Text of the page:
Managing the Meanies: The Intimidating Demoralizer

Before the holiday break Buck introduced us to bosses who only appreciate one opinion, their own.  Allowed to rein free in organizations, these insecure bad bosses are dangerous for both the organization and the people who report to them. This week Buck returns with an analysis of another type of really bad boss – the Intimidating Demoralizer. He also introduces us to the idea that the seeds of this kind of bad boss behavior may be sown as far back as adolescence…

Another memorable bad boss in my past was a moody man with a disturbingly de-motivating style.overconfident Self-conscious of his short stature, he exerted absolute control over his realm. This guy was so caustic, so abusive and snotty that the dozen or so sales reps and group managers who reported to him would telephone each other in advance and pass along the storm warnings. Like an alcoholic or a manic depressive, this guy was always miserable and unhappy and as such would make certain that we were too. He insisted that we phone him and report the goings on in our respective markets and he would then take the opportunity to dismantle and crush our enthusiasm with an abusive line of questioning.

Absolutely uncertain

One of the hallmarks of his dreadful management style was that he’d never believe what we told him, he’d question the veracity of the intelligence that we reported and let us know that he had little confidence in our feedback. He’d intimidate and demoralize us. We all recognized of course what was going on here; this guy was asserting his power and control over us. If he allowed us to be enthusiastic, if he put credence and confidence in what we reported to him, then he’d be giving us credibility and hence power. He’d be validating us. His moody abuse, like an insecure tyrant, was his way of keeping us absolutely uncertain, never knowing what to expect and always thinking the worst. Dealing with him was an exhausting struggle that over time would have anyone worn down to an insignificant nub. It was some years later that we learned that there was indeed some truth to the otherwise unfounded rumors that he went through the trash in our offices at night after everyone had left to see what dirt he could find on his people. We positively dreaded having to deal with this loser, and he was the company’s vice president of sales and marketing!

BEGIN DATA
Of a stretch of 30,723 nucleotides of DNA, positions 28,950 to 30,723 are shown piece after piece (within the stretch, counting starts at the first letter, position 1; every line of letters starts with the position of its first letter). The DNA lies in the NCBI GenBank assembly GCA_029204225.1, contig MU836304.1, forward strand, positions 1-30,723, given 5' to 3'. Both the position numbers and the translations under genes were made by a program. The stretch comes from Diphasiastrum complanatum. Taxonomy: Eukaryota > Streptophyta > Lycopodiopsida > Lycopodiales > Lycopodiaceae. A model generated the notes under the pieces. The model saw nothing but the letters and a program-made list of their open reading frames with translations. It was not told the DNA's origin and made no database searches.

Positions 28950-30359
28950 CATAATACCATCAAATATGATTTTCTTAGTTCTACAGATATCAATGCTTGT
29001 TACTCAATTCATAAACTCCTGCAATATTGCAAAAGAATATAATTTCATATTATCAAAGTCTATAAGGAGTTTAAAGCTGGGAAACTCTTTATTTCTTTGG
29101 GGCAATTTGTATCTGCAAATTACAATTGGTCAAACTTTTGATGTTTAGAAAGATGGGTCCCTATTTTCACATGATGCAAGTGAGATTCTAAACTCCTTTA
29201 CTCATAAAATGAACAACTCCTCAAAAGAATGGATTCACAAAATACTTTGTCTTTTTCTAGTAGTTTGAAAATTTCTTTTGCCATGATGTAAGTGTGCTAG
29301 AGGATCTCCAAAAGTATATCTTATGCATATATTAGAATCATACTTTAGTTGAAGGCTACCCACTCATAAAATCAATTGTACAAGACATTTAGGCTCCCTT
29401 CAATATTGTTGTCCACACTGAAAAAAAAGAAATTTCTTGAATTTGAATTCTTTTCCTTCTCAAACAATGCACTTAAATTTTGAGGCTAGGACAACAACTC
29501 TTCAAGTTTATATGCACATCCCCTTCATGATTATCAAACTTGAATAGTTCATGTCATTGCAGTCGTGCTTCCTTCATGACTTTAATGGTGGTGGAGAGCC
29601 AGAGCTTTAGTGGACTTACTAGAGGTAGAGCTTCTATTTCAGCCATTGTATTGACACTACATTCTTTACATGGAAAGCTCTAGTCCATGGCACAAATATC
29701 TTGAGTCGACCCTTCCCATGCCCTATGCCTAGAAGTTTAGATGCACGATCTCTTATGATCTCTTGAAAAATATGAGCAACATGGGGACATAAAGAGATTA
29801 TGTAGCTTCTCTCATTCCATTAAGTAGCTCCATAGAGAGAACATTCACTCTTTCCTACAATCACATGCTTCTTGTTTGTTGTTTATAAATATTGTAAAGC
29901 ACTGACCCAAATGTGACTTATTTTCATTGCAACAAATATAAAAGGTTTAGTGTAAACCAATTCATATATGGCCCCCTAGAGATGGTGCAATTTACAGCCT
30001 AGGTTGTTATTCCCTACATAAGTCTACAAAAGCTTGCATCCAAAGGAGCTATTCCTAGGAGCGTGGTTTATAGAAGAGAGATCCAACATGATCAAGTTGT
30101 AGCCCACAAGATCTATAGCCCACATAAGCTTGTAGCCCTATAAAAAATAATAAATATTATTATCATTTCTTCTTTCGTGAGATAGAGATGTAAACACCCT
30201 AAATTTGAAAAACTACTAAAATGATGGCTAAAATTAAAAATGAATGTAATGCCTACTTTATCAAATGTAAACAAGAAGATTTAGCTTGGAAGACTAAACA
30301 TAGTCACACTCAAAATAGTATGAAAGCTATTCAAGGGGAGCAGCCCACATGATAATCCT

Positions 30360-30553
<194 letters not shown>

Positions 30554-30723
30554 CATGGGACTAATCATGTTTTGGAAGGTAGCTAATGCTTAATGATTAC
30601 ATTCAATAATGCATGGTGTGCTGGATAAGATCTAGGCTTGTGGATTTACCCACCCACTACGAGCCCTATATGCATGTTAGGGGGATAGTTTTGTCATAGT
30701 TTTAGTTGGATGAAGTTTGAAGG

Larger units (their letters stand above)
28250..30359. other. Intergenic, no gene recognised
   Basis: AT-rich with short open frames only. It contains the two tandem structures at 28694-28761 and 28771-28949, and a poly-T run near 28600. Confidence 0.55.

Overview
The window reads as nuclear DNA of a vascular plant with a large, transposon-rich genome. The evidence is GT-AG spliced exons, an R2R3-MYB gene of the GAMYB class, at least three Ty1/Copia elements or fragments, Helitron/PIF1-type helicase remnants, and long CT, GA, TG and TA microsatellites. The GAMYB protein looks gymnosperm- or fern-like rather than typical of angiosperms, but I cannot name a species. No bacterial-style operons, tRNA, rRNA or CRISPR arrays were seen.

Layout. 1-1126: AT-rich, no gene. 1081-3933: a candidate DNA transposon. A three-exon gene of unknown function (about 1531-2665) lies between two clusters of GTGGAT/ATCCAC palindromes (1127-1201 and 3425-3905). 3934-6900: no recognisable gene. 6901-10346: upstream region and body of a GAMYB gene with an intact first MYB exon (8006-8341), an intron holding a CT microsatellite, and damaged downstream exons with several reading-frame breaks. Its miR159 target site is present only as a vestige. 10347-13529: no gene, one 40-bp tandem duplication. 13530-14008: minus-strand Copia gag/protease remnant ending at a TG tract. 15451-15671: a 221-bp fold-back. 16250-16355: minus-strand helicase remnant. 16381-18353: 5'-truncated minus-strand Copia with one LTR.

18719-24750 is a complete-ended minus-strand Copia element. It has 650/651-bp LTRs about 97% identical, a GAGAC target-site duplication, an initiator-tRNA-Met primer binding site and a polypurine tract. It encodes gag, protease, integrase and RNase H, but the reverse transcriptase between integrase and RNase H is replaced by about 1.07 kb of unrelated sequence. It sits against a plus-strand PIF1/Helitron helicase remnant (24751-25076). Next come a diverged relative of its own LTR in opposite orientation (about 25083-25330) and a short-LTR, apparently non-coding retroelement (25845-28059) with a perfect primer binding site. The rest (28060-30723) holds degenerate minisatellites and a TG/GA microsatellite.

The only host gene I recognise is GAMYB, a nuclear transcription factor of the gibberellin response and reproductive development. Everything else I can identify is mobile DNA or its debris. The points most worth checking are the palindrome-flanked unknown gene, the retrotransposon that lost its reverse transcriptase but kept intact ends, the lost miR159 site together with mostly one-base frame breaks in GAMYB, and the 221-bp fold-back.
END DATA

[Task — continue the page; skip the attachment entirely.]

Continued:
Self-inflicted deficiencies

One thing is clear; I know men and I know how they think. I’m a man and have been one for nearly sixty years. As such I passed through childhood and into adolescence with boys, went to school and played sports with them, matured into adulthood with men and have worked with them for over thirty years. What they were as boys and how they learned to interact with other as kids in many ways is what they are today; how they treat others, how they project themselves and, more importantly, what self-inflicted deficiencies they have burdened themselves with since the experiences of their adolescence.

Next Tuesday: Ganging up as a corporate management style

Buck Hamilton is a sales and marketing executive who’s spent over thirty years working in the paper distribution business. He’s a prolific writer who’s presently working on a book which narrates the stories of sixteen Vietnam War veterans. You can read his weekly series  “Managing the Meanies: A Survival Guide” every Tuesday here on Really Bad Boss.

The Really Bad Boss Blog Roundup

What the blogosphere’s saying about bosses this week…

rbb blog roundup copy On her blog A Meaningful Existence, Karen shares The top 5 reasons to leave your job – no surprise here, a bad boss is number one. And while this economy might have you staying put for a while, it’s important to note her suggestions, particularly about doing something everyday to move towards finding a better job, and a better boss.

Our friends over at Tame your TOT (Terrible Office Tyrant) share a few of the thousand office tyrant stories collected during research for their book. One unbelievable tantrum throwing VP “threw a fit because a new employee took the last cookie in the break room.”  We cannot make this stuff up.